Reducing Emissions from Deforestation and Forest Degradation (REDD+) is a mitigation instrument that creates a financial value for the carbon stored in standing forests. The purpose of REDD+ is to provide incentives for developing countries to mitigate forest-related emissions and to foster conservation, sustainable management of forests and the enhancement of forest carbon stocks. This instrument is still not fully operational under the United Nations Framework Convention on Climate Change (UNFCCC) but, despite the large criticism it raises, its political traction is what is keeping it on the table. In this Briefing Paper, we discuss the prospects for REDD+. We structure these on the basis of options included in the Ad Hoc Working Group on the Durban Platform for Enhanced Action (ADP) Negotiating Text of February 2015: (1) forests in a market-based mechanism, (2) result-based approaches for REDD+, and (3) non-result-based approaches. In addition, we discuss for each of these the likeliness of substantial international finance that they may raise, their mitigation potential, their contribution to forest conservation, and their social co-benefits. We conclude that large sums for REDD+ can only be expected when REDD+ credits can be used to offset fossil-fuel based emissions, provided the carbon credit price is high enough. Although funds could be large, and may contribute to forest protection, there is an important counterargument: only the emissions reductions that are realised through non-offsetting approaches are net emission reductions. Integrated non-results-based approaches may offer more opportunities for local social and ecological co-benefits but it is difficult to raise funds for them. With the high stakes of protecting the global climate and important ecosystems, biodiversity and local cultures, a non-results-based mechanism seems too non-committal. But, without funds, non-offsetting approaches may not be realised at all, which may prove to be a missed opportunity for forest protection. Leakage (deforestation elsewhere) and non permanence (deforestation at a later point in time) may be an issue for all options, but form a climate risk particularly when forest credits are used to offset emissions. We suggest a middle road that focuses on regulatory measures and results-based approaches, which ensure social co-benefits, and are financed through public funds specifically generated for the purpose of developed nations assisting developing nations in adaptation and mitigation projects. Under this type of solution the results-based approach should be separated from mechanisms to reduce emissions from fossil fuel use.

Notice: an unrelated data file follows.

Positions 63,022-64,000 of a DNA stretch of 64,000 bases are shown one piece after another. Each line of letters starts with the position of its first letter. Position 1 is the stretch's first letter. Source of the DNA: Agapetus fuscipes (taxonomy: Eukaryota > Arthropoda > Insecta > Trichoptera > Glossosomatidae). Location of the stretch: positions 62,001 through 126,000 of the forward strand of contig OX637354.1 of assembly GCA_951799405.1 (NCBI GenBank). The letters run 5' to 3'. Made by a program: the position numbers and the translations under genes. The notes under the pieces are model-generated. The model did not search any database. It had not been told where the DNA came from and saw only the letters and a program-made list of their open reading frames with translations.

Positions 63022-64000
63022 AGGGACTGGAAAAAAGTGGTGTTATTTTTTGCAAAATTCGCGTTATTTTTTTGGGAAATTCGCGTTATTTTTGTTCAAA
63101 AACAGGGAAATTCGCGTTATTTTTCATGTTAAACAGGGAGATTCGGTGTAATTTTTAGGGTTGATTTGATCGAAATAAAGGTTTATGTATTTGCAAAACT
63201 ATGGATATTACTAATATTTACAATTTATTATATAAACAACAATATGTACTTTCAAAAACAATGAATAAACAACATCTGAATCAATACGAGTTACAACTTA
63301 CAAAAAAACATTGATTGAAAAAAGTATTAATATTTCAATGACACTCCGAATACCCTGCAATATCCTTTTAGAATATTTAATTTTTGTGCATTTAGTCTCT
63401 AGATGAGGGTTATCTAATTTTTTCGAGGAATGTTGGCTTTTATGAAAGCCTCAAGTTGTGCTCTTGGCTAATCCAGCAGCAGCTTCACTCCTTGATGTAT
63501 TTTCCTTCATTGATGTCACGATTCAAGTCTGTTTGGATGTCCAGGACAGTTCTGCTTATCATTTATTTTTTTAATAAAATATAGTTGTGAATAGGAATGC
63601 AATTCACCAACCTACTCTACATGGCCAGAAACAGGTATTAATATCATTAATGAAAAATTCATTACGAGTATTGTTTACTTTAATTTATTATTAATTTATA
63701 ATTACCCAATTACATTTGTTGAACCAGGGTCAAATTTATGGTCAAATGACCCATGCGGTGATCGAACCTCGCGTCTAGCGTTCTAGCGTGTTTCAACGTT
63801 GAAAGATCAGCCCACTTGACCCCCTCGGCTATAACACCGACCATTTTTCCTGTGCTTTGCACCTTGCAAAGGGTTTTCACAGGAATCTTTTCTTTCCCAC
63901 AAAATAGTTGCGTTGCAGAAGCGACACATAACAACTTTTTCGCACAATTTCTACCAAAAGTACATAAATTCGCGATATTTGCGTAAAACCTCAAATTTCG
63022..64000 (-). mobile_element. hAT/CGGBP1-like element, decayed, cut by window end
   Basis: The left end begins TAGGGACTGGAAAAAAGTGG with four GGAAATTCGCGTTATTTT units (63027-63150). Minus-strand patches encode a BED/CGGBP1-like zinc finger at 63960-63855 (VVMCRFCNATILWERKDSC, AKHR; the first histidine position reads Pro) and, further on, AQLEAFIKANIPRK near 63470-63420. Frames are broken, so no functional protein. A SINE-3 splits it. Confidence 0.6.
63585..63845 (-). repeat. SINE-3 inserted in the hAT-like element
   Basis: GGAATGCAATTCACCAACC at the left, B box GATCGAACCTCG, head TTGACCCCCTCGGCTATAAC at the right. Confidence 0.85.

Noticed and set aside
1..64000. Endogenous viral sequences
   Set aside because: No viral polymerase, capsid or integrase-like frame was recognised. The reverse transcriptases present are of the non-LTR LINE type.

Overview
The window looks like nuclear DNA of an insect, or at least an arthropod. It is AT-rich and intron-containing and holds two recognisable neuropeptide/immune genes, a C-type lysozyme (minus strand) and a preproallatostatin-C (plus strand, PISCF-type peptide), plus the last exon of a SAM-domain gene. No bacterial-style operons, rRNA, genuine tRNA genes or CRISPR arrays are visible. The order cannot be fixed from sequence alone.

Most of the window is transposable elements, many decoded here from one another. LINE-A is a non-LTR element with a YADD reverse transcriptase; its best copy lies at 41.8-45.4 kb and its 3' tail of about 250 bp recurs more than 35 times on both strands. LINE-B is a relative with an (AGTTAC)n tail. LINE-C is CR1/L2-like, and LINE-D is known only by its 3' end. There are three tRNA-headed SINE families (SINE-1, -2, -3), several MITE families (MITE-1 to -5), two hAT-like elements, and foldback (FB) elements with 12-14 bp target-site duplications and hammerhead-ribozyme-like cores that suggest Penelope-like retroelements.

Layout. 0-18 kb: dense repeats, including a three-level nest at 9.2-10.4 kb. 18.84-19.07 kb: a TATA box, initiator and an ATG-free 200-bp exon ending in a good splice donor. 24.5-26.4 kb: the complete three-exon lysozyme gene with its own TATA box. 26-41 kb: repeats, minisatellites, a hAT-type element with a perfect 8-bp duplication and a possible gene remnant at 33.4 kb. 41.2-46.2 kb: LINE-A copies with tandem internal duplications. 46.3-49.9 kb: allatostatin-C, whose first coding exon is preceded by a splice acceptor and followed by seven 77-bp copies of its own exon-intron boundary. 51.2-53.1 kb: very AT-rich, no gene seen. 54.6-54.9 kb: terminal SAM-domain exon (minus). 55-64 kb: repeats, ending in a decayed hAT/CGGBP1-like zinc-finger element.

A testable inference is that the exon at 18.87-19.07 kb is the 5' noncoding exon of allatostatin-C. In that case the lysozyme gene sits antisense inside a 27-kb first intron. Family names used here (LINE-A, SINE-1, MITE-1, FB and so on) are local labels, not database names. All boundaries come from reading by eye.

Authors and Publishers
Rodríguez de Francisco, Jean Carlo
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